Most power plants generate power by boiling water to produce steam that spins electricity-generating turbines. Large quantities of water are often used to cool that steam.

Fuel production—coal mining, natural gas extraction, and growing crops for biofuels—also requires extensive water supplies, as does refining fuels for transportation.

In places where energy production requires a large share of available water, or where water resources are scarce or stressed by competing pressures, the energy-water connection can turn into a collision—with dangerous implications for both.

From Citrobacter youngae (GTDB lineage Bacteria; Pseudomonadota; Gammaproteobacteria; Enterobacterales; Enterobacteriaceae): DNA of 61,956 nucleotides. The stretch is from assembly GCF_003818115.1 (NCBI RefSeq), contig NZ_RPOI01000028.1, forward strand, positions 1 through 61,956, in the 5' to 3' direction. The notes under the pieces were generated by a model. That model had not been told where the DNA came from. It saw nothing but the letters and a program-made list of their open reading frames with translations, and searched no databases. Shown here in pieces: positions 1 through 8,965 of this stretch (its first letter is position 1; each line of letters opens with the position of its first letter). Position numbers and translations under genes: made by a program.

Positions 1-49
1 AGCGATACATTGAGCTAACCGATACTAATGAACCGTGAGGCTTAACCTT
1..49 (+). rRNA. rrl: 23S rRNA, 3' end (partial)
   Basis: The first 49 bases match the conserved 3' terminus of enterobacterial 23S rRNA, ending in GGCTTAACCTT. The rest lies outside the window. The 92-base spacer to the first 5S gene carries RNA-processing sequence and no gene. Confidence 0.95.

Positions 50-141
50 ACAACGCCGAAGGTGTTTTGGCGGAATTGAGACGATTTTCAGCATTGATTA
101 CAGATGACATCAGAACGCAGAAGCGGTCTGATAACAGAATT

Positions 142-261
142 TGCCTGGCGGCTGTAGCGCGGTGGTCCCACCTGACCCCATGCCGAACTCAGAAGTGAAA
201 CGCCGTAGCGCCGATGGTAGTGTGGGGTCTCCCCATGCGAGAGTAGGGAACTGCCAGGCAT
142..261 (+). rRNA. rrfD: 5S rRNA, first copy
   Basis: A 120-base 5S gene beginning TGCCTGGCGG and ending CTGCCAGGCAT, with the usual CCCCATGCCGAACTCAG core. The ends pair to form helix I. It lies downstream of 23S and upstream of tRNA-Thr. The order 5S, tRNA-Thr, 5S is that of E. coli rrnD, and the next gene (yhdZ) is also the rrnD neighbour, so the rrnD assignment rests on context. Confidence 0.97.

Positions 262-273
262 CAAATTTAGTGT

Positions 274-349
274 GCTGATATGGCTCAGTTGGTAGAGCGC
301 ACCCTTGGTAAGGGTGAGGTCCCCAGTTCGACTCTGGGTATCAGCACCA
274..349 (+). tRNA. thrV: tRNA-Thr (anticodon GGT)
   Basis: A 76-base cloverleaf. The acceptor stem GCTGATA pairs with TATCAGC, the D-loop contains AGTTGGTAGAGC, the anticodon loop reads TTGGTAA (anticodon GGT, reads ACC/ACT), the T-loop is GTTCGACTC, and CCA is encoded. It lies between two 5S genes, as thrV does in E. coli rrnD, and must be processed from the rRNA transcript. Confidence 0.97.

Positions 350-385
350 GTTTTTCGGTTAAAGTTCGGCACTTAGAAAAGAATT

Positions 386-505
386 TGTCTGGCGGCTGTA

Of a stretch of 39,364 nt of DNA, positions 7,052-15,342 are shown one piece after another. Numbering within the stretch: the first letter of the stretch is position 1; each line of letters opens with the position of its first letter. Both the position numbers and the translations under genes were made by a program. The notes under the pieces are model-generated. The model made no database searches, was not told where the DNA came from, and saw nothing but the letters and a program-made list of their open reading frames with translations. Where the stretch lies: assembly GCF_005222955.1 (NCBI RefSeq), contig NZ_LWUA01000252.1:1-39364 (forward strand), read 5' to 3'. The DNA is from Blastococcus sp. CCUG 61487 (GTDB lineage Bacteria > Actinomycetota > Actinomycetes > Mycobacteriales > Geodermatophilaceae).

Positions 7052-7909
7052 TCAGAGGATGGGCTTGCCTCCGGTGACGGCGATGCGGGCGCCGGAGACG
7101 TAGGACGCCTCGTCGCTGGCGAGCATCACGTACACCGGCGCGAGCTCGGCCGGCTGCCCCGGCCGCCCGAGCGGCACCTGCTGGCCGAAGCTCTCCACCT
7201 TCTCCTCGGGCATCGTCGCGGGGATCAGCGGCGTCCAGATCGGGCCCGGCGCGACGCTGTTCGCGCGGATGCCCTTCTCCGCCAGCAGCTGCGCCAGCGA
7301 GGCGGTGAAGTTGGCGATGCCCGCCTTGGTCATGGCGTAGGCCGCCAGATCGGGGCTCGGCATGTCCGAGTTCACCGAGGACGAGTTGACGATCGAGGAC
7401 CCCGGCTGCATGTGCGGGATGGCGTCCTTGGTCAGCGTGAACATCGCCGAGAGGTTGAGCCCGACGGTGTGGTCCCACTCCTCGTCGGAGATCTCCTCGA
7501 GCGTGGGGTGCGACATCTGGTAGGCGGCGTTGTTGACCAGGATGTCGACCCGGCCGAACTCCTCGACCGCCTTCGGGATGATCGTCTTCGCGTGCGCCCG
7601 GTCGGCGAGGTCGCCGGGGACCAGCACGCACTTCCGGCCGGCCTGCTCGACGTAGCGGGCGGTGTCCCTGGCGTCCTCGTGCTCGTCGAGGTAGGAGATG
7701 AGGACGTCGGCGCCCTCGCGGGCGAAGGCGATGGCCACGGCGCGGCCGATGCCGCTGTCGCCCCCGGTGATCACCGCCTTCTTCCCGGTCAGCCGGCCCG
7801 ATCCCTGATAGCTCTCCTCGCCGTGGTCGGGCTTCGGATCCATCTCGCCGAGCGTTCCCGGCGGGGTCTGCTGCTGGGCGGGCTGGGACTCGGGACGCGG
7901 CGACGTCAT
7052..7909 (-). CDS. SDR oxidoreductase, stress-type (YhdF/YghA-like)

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Energy and water use are closely intertwined

boat on dry lakeshore

Producing energy from fossil fuels, nuclear power, and some renewable energy sources often involves substantial amounts of water. When we build power plants in areas with limited water resources, they threaten the quality and availability of freshwater for other essential needs.

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